AP Finds Monsanto Seed Contracts

[imgbelt img=Monsanto.jpg]

The Associated Press has found confidential contracts “detailing Monsanto Co.’s business practices” that “reveal how the seed giant is squeezing competitors, controlling smaller companies and protecting its dominance over the multibillion-dollar market for genetically altered crops.” Monsanto owns the patents on corn and soybean seed that is altered to be resistant to the company’s Roundup herbicide. Monsanto then licenses that genetic technology to other seed companies. 

The AP found that “access to Monsanto’s genes comes at a cost and with plenty of string’s attached.” Monsanto’s contracts prohibit companies from breeding plants that combine its traits with others. “That gives Monsanto the ability to effectively lock out competitors from inserting their patented traits into the vast share of U.S. crops that already contain Monsanto’s genes,” AP reporter Christopher Leonard wrote.

“We now believe that Monsanto has control over as much as 90 percent of (seed genetics),” said Neil Harl, an agricultural economist at Iowa State University who has studied the seed industry for decades. “This level of control is almost unbelievable. The upshot of that is that it’s tightening Monsanto’s control and makes it possible for them to increase their prices long term. And we’ve seen this happening the last five years, and the end is not in sight.” The U.S. Justice Department is now investigating Monsanto for violation of federal antitrust laws.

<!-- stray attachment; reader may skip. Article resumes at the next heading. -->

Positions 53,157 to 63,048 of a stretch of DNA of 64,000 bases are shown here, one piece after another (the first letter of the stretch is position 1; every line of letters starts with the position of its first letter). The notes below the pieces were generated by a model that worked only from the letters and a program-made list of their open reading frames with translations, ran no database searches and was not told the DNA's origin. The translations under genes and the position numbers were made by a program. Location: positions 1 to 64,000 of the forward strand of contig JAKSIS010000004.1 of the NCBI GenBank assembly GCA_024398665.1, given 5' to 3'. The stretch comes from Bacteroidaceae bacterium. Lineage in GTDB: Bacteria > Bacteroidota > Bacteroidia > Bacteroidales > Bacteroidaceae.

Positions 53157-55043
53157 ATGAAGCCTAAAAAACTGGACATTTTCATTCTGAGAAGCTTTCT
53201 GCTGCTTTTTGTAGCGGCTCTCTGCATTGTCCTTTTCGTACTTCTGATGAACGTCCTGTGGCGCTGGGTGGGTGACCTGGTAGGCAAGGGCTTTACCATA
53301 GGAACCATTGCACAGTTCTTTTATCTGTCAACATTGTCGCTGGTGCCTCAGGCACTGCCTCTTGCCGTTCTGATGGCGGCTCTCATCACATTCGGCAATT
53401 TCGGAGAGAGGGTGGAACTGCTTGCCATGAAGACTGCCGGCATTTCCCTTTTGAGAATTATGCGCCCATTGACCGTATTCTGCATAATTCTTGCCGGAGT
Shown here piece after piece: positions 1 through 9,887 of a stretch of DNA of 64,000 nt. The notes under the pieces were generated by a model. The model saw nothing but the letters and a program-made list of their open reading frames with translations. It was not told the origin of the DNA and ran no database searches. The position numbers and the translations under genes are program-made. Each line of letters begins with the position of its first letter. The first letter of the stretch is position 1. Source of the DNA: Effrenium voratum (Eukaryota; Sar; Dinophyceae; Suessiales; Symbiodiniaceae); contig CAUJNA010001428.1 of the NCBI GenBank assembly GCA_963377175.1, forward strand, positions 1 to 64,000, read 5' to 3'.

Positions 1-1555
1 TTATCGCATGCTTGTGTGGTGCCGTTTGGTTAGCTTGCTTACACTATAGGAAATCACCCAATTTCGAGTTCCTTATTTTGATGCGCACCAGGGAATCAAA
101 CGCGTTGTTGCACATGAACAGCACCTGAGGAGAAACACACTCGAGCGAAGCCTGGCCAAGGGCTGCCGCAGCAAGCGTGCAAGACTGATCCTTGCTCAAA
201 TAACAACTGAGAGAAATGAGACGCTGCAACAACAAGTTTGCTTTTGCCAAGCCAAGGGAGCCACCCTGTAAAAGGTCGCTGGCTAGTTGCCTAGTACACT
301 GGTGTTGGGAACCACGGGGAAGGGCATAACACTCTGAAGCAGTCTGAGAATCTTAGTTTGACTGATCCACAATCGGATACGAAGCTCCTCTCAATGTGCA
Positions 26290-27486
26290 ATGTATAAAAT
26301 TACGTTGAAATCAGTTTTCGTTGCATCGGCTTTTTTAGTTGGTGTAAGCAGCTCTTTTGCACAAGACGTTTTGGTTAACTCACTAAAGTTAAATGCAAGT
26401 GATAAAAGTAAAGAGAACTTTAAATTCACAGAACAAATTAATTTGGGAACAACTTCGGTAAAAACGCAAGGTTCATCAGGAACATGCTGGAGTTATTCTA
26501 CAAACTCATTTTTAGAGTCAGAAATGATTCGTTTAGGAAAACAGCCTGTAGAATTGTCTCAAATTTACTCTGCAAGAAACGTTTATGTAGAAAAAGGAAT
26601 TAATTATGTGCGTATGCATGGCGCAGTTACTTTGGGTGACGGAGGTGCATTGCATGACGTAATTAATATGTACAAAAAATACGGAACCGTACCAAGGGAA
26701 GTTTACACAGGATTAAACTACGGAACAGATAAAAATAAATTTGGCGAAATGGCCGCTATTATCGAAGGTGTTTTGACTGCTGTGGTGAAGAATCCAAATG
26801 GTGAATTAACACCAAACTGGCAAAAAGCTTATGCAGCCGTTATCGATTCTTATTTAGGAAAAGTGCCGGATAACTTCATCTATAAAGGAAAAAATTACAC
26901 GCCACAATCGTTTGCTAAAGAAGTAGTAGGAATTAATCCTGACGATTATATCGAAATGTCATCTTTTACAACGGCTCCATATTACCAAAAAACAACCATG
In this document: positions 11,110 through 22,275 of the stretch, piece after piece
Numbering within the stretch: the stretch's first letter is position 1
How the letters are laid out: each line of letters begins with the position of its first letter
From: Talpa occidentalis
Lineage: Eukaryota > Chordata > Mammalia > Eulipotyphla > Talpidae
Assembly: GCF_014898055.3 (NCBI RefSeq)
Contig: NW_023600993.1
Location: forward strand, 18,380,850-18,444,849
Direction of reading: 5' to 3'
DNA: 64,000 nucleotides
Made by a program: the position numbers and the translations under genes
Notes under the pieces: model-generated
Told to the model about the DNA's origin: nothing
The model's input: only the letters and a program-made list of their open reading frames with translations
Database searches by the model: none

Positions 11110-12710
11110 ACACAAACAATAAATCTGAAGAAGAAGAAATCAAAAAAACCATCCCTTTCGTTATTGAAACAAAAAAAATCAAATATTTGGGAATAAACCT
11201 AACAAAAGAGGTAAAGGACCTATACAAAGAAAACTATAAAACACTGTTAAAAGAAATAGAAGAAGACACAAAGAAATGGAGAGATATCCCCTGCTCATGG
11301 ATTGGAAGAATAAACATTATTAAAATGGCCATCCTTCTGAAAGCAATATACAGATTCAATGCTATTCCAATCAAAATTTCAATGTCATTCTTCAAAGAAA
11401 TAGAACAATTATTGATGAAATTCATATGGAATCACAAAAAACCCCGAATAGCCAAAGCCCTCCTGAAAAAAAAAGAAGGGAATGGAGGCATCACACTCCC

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[imgbelt img=Monsanto.jpg]

The Associated Press has found confidential contracts “detailing Monsanto Co.’s business practices” that “reveal how the seed giant is squeezing competitors, controlling smaller companies and protecting its dominance over the multibillion-dollar market for genetically altered crops.” Monsanto owns the patents on corn and soybean seed that is altered to be resistant to the company’s Roundup herbicide. Monsanto then licenses that genetic technology to other seed companies. 

A message from the Rural Assembly

The AP found that “access to Monsanto’s genes comes at a cost and with plenty of string’s attached.” Monsanto’s contracts prohibit companies from breeding plants that combine its traits with others. “That gives Monsanto the ability to effectively lock out competitors from inserting their patented traits into the vast share of U.S. crops that already contain Monsanto’s genes,” AP reporter Christopher Leonard wrote.

“We now believe that Monsanto has control over as much as 90 percent of (seed genetics),” said Neil Harl, an agricultural economist at Iowa State University who has studied the seed industry for decades. “This level of control is almost unbelievable. The upshot of that is that it’s tightening Monsanto’s control and makes it possible for them to increase their prices long term. And we’ve seen this happening the last five years, and the end is not in sight.” The U.S. Justice Department is now investigating Monsanto for violation of federal antitrust laws.

 

A message from the Rural Assembly

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